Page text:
The opening of Mona Mansour’s engrossing three-part epic about Palestinian displacement, The Vagrant Trilogy, was postponed for the last two years. But there’s also a sense in which its run at New York’s Public Theater was delayed by 33 years. In 1989—two and a half years into the First Intifada, which had brought the violence of the Israeli occupation into American living rooms via the nightly news—Joseph Papp, the Public’s founder and, at the time, its head, abruptly canceled a touring production of a play called The Story of Kufur Shamma, an elegiac drama about a Palestinian man on a 40-year quest to find the relatives and neighbors who’d been forced to abandon their village in 1948. Papp withdrew the work, by a theater company from East Jerusalem, because, he said then, he didn’t want to offend Jewish audiences, and because he hadn’t presented any Israeli plays at his theater.

The myriad false and bad-faith assumptions underlying Papp’s reasoning—among them, that simply to tell a Palestinian story is to bash Israel and, by extension, Jews; that audiences should be protected from uncomfortable feelings; that all Jews think alike about Israel; that works of art can or should be “balanced” by other works—have persisted as rationalizations for the cancelation of plays, exhibits, author events, and academic appointments in the three decades since. But while the political effort to muzzle pro-Palestinian expression and support has only intensified—just a month ago, the Anti-Defamation League announced that Palestine solidarity groups are “the photo inverse” of white supremacists, and the American Israel Public Affairs Committee is pouring millions of dollars into defeating progressive congressional candidates through its new super PAC, the United Democracy Project—many cultural institutions have caught on over the years to the fallacies beneath such suppression and the aggressive, often mendacious campaigning behind it, and they have gone ahead and programmed works despite possible attack or repercussions.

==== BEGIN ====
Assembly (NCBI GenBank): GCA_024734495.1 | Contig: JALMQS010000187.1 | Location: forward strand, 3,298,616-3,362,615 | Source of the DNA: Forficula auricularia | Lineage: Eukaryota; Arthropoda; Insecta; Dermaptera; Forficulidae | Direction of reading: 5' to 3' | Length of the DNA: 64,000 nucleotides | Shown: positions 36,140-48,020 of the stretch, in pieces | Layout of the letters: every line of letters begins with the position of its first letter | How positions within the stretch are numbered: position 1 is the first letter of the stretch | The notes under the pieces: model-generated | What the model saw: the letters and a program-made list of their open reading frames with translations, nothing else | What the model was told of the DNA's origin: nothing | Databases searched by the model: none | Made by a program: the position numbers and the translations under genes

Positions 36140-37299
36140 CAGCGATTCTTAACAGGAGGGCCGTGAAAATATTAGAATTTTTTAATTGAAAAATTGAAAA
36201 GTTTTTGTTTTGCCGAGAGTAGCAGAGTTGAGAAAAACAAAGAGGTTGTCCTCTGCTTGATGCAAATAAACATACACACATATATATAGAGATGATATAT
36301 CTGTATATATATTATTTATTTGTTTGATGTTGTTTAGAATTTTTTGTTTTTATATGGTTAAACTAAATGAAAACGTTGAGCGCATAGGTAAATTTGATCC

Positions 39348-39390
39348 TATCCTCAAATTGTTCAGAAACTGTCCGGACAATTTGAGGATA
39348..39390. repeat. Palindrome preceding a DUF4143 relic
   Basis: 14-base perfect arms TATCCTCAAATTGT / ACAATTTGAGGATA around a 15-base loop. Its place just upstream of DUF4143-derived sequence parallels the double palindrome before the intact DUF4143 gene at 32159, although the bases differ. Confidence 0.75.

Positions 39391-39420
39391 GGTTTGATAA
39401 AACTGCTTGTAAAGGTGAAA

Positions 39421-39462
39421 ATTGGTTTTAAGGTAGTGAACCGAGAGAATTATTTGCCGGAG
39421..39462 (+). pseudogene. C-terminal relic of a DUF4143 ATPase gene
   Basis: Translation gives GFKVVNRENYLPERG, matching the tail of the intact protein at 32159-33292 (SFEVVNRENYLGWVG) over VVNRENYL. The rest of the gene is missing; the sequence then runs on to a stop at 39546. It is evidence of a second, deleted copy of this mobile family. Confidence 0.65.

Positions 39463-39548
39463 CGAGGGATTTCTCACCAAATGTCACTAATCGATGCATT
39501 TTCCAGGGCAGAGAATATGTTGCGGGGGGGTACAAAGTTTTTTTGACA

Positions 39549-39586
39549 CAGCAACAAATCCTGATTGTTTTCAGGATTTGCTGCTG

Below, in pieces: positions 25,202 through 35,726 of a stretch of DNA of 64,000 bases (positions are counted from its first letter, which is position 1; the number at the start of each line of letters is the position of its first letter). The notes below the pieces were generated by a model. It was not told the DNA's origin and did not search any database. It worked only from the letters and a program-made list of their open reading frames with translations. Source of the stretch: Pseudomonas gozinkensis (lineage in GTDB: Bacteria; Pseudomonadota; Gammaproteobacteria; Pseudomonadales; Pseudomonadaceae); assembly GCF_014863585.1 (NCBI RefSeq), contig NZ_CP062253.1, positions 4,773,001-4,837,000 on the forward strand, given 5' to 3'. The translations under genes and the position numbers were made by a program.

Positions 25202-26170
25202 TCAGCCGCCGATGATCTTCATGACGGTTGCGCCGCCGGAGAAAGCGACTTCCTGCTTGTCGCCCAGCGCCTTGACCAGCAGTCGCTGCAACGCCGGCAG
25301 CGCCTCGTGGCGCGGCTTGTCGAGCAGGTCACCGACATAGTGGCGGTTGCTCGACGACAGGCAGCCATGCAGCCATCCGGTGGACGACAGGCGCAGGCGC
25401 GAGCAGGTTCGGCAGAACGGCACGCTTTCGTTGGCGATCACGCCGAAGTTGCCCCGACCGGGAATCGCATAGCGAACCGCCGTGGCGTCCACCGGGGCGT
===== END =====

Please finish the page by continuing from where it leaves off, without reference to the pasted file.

The Public, for one, made a commitment to Mansour’s work more than a decade ago when it presented her one-act Urge for Going—which, through a commission there, eventually became The Vagrant Trilogy’s third section. Individual pieces of the trilogy have also been performed in Kentucky, California, and Massachusetts. The complete three-part play, which ran until May 15 and is already being considered for productions elsewhere in the coming season, was the Public Theater’s first full-length, main-stage production to address the aftermath of the Nakba. It played to full houses. And what audiences were invited to do, among other things, was to confront the very pretexts that have squelched such stories in the past.